Bishop Tobin went from serving as the shepherd of a diocese of about 90 parishes to one with about 150. And, unlike in Ohio, the Diocese of Providence covers the entire state.
“You have an impact, through the things you say and do, on the whole state,” with that impact stretching from Burrillville to Block Island and from Woonsocket to Westerly.
He would find too that his words would also have national import when a request he made of a local congressman became public.
Bishop Tobin had written Democratic Congressman Patrick Kennedy to request that given his positions on human life that he refrain from receiving the sacrament of holy Communion.
“I had written to Congressman Kennedy three years before he went public with it and so when it did erupt I was a little surprised by the timing of it there and early on there were some misstatements and confusion on his part that we had to correct,” Bishop Tobin said.
He noted that it was a great surprise to him that it became such a public issue.
“He started that debate when he attacked the American bishops for their not supporting the Obamacare healthcare proposal. He challenged the prolife credentials of the American bishops,” Bishop Tobin said, noting that he received interview requests from news outlets across the country.
The bishop said that he is most proud of all the good work being done every day by the diocese and the staff that he is very thankful for as they continue their mission of charity and goodwill to all, Catholic and non-Catholic alike, on behalf of the church.
“As bishop I’m in a unique position to see that, from my perspective I see what the church does every day,” he said. “We have so many good things going on and we’re in a privileged position to see it and witness it. It’s a source of great comfort and encouragement to me.”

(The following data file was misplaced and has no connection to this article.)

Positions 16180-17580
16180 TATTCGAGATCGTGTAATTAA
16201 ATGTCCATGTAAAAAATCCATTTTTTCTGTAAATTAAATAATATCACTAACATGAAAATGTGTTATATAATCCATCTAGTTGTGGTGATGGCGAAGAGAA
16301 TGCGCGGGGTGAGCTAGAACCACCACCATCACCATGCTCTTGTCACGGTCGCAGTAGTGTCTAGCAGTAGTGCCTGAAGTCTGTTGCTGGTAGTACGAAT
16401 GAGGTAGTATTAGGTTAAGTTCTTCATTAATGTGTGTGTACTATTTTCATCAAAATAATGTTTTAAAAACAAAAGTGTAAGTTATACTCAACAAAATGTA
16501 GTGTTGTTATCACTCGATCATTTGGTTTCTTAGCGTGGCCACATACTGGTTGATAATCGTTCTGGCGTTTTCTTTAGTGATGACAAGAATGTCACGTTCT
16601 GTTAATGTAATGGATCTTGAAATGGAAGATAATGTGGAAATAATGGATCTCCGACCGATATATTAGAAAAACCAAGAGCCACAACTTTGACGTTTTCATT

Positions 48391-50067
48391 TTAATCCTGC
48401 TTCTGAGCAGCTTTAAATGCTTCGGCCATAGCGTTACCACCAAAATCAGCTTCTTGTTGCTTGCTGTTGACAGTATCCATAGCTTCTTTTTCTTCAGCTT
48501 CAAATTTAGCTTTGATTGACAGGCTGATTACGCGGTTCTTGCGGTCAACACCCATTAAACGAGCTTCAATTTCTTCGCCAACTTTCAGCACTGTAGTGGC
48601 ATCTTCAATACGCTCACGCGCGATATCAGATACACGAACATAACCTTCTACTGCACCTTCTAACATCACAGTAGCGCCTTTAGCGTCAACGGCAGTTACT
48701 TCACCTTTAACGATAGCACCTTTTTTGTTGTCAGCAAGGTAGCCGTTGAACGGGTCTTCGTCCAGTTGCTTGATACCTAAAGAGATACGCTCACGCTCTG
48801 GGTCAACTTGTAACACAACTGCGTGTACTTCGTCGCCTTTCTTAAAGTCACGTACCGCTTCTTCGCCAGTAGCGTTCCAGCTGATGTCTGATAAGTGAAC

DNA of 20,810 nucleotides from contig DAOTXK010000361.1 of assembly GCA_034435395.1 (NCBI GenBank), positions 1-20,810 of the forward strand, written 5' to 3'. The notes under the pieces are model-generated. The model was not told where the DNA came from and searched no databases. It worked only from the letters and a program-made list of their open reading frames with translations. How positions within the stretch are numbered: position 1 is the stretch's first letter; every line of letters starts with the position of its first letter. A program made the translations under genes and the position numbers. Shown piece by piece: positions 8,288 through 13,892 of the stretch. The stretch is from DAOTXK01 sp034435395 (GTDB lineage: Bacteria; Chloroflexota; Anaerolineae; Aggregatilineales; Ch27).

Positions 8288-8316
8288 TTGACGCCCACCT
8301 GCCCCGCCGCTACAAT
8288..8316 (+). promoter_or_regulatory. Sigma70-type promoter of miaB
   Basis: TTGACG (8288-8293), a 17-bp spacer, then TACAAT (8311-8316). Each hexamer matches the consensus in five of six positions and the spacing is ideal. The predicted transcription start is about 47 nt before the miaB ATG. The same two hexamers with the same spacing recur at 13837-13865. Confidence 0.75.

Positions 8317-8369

He said that he has intentionally tried to have the diocese more directly involved in the direct delivery of charitable services so that people can see that the church is making a difference through its more than three dozen active ministries across the diocese.
“Every day we’re preaching the word of God and proclaiming important moral values. Every day we’re educating children in suburban schools and inner city schools, elementary and high schools. Every day we’re serving the poor and needy. Every day we’re bringing together people in houses of worship to focus on God,” he said.
He is also very proud of the work being done to serve clients in the “Keep the Heat On” energy assistance program, as well as at Emmanuel House, the diocesan men’s homeless shelter, and of the support given to local food pantries and soup kitchens.
And during the state’s employment crisis, the diocese worked with several parishes to provide opportunities to help people find jobs.
“I’m also very proud of the fact that the diocese has been at the forefront of welcoming immigrants and refugees and helping refugee families to be settled here. We’re among the leaders in the state in terms of helping refugees which is something very consistent with our Christian values and something that Pope Francis has encouraged,” Bishop Tobin said.
“We don’t have a religious test for any of the charitable works we do,” he said.
In the coming year Bishop Tobin will also mark another milestone: He will turn 70 on April 1.
When a bishop reaches the age of 75 they are required to submit a letter to the Vatican indicating their intention to retire from active ministry.
So does the bishop already have a plan for the next few years?
“I have a six-year strategic plan — keep things going and then retire,” he laughs.
But before he reaches that point, he feels there is still much to do.
“We need to maintain our basic ministry in the midst of a very changing world and a very changing state,” he said. “Our numbers are changing. We don’t have very many young people anymore.”
He also noted that we’re also living in an increasingly secular society in which many have drifted away from the church.
“The lack of young people affects our schools, affects our vocations, affects our sacramental programs,” he said, with a hope that going forward the diocese can do the best it can to maintain the basic ministry of the church, emphasizing the importance of evangelization.
There will be much excitement in the next four years as the diocese prepares to celebrate its 150th anniversary.
It’s an opportunity for the church to do many things, such as the launch this year of a $50 million capital campaign to help strengthen both the diocese and local parishes.
“We will prepare for the anniversary in terms of charitable programs, liturgical celebrations, cultural and artistic celebrations,” he said. “We will find multiple ways of celebrating our anniversary, of thanking God for our Providence in the past and also renewing our commitment to the future knowing that our future will be different than the past.”
“The one thing constant will be God’s Providence and the work of the church.”